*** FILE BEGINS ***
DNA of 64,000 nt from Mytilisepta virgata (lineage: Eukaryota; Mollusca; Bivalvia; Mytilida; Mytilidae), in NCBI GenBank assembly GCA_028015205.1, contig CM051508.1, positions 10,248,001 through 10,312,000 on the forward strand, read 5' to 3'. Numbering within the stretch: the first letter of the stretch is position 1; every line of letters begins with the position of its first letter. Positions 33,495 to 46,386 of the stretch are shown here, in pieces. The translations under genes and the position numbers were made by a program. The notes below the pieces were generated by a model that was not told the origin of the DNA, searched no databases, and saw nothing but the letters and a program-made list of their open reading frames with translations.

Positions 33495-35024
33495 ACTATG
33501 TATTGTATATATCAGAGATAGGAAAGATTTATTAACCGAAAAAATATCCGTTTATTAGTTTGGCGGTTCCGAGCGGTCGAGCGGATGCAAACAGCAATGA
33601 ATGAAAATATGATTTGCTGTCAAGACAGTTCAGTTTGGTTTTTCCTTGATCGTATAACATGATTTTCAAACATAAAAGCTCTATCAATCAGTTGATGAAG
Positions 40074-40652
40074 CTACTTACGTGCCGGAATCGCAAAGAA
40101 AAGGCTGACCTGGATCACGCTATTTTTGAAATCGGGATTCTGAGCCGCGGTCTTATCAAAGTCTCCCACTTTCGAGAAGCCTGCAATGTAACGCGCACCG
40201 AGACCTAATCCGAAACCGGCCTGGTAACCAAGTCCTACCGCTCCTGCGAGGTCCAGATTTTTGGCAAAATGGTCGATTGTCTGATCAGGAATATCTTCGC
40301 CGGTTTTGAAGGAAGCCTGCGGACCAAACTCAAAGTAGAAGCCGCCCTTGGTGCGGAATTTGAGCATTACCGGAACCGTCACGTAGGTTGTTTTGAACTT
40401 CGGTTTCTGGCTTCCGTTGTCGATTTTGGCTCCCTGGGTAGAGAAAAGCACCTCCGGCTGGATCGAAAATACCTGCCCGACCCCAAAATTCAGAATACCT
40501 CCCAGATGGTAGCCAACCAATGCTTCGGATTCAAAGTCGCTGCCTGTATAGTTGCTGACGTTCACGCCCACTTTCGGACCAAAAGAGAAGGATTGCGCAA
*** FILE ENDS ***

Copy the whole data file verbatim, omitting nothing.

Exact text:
DNA of 64,000 nt from Mytilisepta virgata (lineage: Eukaryota; Mollusca; Bivalvia; Mytilida; Mytilidae), in NCBI GenBank assembly GCA_028015205.1, contig CM051508.1, positions 10,248,001 through 10,312,000 on the forward strand, read 5' to 3'. Numbering within the stretch: the first letter of the stretch is position 1; every line of letters begins with the position of its first letter. Positions 33,495 to 46,386 of the stretch are shown here, in pieces. The translations under genes and the position numbers were made by a program. The notes below the pieces were generated by a model that was not told the origin of the DNA, searched no databases, and saw nothing but the letters and a program-made list of their open reading frames with translations.

Positions 33495-35024
33495 ACTATG
33501 TATTGTATATATCAGAGATAGGAAAGATTTATTAACCGAAAAAATATCCGTTTATTAGTTTGGCGGTTCCGAGCGGTCGAGCGGATGCAAACAGCAATGA
33601 ATGAAAATATGATTTGCTGTCAAGACAGTTCAGTTTGGTTTTTCCTTGATCGTATAACATGATTTTCAAACATAAAAGCTCTATCAATCAGTTGATGAAG
Positions 40074-40652
40074 CTACTTACGTGCCGGAATCGCAAAGAA
40101 AAGGCTGACCTGGATCACGCTATTTTTGAAATCGGGATTCTGAGCCGCGGTCTTATCAAAGTCTCCCACTTTCGAGAAGCCTGCAATGTAACGCGCACCG
40201 AGACCTAATCCGAAACCGGCCTGGTAACCAAGTCCTACCGCTCCTGCGAGGTCCAGATTTTTGGCAAAATGGTCGATTGTCTGATCAGGAATATCTTCGC
40301 CGGTTTTGAAGGAAGCCTGCGGACCAAACTCAAAGTAGAAGCCGCCCTTGGTGCGGAATTTGAGCATTACCGGAACCGTCACGTAGGTTGTTTTGAACTT
40401 CGGTTTCTGGCTTCCGTTGTCGATTTTGGCTCCCTGGGTAGAGAAAAGCACCTCCGGCTGGATCGAAAATACCTGCCCGACCCCAAAATTCAGAATACCT
40501 CCCAGATGGTAGCCAACCAATGCTTCGGATTCAAAGTCGCTGCCTGTATAGTTGCTGACGTTCACGCCCACTTTCGGACCAAAAGAGAAGGATTGCGCAA